“Monsanto should not have to vouchsafe the safety of biotech food. Our interest is in selling as much of it as possible” – Philip Angell, Monsanto’s director of corporate communications. “Playing God in the Garden,” New York Times Magazine, October 25, 1998.
Earlier this month the autopsy of “Lulu,” a female killer whale that washed up dead on the shores of Scotland’s Isle of Tiree tangled in crabbing nets and cages, produced some results that are not just sensational but also downright disturbing and need to be examined in a deeper light. Lulu has a message for us.
“The Most Contaminated Killer Whale Ever Recorded” ran headlines around the globe as the researchers who examined the 18-foot-long carcass reported finding “shocking” levels of PCB chemicals in the Whale’s body—something like 20 times what is considered safe and manageable for mammals like killer whales.
Polychlorinated biphenyls (PCBs) are organic chlorine compounds used since the 1930s in everything from electrical equipment to copy paper. Production of them was banned in the U.S. in 1979 after it was discovered that they disrupt hormone function, cause developmental effects and are a “probable” cause of cancer, but unfortunately they are now found in rivers and oceans all over the world as well as just almost every animal on earth and even people.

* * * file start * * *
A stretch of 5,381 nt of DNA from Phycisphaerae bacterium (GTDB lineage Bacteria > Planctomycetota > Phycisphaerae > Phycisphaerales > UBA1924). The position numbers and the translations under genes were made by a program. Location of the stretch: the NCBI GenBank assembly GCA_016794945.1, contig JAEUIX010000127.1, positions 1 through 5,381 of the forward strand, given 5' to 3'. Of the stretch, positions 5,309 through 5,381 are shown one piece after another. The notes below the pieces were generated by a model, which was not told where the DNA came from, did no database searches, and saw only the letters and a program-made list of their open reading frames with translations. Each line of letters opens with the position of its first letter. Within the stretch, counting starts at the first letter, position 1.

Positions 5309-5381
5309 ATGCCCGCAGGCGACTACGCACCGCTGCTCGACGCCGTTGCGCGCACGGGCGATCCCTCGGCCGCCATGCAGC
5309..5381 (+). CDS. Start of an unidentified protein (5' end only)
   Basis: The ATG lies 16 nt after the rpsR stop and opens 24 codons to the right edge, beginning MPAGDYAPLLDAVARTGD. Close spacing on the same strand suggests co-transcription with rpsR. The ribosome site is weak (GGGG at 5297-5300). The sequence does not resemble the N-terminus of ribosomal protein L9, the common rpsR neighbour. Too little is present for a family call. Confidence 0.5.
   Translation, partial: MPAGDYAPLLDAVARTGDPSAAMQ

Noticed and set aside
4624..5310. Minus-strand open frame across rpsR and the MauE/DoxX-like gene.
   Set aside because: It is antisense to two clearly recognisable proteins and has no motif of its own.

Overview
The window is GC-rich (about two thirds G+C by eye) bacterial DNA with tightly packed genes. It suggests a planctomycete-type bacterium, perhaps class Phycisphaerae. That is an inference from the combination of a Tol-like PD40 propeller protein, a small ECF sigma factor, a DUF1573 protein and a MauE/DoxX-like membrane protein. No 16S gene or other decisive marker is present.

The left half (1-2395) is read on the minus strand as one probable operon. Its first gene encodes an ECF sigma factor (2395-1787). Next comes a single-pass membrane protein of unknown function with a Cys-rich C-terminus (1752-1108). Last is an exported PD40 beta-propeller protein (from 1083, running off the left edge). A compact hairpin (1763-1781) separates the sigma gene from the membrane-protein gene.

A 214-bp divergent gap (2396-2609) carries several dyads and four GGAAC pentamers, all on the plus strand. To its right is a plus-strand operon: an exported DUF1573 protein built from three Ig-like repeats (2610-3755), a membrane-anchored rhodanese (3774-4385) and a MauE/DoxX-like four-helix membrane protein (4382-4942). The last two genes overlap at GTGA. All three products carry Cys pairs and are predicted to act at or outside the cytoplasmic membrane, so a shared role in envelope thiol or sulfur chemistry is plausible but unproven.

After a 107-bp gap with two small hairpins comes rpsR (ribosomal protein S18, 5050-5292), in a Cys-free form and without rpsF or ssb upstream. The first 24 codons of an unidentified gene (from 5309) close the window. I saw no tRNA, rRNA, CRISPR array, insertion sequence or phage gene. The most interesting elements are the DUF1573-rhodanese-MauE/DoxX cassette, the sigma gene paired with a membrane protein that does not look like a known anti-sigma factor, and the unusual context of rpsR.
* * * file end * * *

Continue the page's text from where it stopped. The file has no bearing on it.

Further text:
Yes, you probably have PCBs in your blood right now.
The major U.S. producer of PCBs, Monsanto itself (drum roll), has been sued countless times over its negligence with PCBs, including recently losing a $47 million dollar verdict in St. Louis for not just causing non-Hodgkin lymphoma in more than 100 plaintiffs, but also for lying and covering up the data that had shown just how toxic these chemicals were in the first place.
Monsanto has also been under fire for many of its other products, including the Roundup brand pesticide which was used widely worldwide on everything from backyard weeds in Oregon to coca leaf eradication in Colombia. When the United Nations issued a report two years ago finding that glyphosate, the active ingredient of Roundup, was in fact highly carcinogenic, the backlash was so fierce that Colombia even completely ended its decades-long war on drugs in protest of the injustice of it—after all, they were tricked into spraying something even more toxic than the cocaine they were producing onto large areas of their fertile countryside.
Photo by Mike Charest, CC BY 2.0
You would think that the world has had enough of Monsanto at this point, but unfortunately the toxic tyrant is just warming up. Recently bought out by Pharmaceutical titan Bayer in an 66 billion dollar deal that has been described as a Marriage Made in Hell, Bayer/Monsanto now owns not just nearly a third of the global seed market, but also a quarter of the world’s pesticide market as well. In fact, as now both the largest seed and pesticide company in the world, this corporate conglomerate is “consolidating agriculture’s top seed and chemical producers into a knot of global powerhouses” according to a recent article in Bloomberg.